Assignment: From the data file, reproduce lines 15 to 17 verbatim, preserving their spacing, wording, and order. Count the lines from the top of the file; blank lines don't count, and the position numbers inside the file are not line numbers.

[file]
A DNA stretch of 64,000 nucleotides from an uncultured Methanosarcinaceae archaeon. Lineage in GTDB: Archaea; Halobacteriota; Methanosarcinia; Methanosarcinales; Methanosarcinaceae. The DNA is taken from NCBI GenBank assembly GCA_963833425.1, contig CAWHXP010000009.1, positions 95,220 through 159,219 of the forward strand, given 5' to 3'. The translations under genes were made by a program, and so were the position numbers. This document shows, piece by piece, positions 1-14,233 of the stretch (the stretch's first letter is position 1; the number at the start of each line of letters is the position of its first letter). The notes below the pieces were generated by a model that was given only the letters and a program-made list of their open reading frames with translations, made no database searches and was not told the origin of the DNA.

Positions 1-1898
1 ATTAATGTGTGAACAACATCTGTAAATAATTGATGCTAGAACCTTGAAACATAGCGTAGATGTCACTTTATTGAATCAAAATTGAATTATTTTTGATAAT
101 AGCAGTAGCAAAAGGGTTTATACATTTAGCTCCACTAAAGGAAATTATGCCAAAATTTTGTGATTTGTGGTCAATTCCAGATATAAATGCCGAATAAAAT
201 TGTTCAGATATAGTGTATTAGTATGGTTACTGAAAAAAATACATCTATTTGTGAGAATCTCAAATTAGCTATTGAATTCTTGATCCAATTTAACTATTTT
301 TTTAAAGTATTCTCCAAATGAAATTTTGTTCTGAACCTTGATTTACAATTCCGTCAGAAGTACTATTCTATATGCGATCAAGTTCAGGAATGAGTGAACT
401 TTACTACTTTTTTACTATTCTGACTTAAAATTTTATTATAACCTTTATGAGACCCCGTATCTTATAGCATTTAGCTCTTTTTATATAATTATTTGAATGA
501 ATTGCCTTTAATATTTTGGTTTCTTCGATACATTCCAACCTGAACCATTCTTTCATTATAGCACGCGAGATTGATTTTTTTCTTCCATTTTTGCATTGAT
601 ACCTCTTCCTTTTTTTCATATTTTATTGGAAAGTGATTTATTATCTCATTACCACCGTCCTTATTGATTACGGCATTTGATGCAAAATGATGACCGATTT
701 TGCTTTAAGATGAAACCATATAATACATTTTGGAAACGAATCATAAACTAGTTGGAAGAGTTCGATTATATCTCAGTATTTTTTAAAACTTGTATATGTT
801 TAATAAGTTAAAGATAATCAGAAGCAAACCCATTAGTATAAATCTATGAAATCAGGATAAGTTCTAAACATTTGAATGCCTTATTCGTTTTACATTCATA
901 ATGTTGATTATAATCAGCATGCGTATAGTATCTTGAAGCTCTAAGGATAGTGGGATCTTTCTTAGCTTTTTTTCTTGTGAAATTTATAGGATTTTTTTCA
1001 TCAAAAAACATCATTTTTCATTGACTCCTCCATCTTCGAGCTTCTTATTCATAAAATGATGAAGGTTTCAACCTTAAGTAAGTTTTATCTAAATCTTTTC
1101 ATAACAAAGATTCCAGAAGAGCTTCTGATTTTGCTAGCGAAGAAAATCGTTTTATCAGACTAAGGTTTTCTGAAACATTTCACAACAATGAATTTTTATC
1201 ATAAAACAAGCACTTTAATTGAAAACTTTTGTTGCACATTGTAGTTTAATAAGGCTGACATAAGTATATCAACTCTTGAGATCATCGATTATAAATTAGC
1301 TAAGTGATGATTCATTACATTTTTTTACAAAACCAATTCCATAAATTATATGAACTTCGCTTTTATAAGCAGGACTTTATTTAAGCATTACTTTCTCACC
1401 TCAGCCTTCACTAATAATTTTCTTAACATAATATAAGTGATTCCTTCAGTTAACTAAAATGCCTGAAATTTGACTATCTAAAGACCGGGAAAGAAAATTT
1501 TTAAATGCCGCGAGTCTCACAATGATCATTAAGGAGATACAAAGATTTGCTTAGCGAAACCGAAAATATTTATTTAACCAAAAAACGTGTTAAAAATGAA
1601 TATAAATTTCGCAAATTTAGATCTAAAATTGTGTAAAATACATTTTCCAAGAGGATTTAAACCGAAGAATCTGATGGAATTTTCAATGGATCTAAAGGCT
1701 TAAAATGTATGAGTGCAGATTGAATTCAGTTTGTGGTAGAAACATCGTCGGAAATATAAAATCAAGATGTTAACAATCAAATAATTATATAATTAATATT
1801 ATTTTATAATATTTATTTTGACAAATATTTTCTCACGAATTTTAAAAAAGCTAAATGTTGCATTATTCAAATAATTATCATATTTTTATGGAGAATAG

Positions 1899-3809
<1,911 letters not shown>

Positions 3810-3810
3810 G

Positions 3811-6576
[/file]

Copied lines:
1201 ATAAAACAAGCACTTTAATTGAAAACTTTTGTTGCACATTGTAGTTTAATAAGGCTGACATAAGTATATCAACTCTTGAGATCATCGATTATAAATTAGC
1301 TAAGTGATGATTCATTACATTTTTTTACAAAACCAATTCCATAAATTATATGAACTTCGCTTTTATAAGCAGGACTTTATTTAAGCATTACTTTCTCACC
1401 TCAGCCTTCACTAATAATTTTCTTAACATAATATAAGTGATTCCTTCAGTTAACTAAAATGCCTGAAATTTGACTATCTAAAGACCGGGAAAGAAAATTT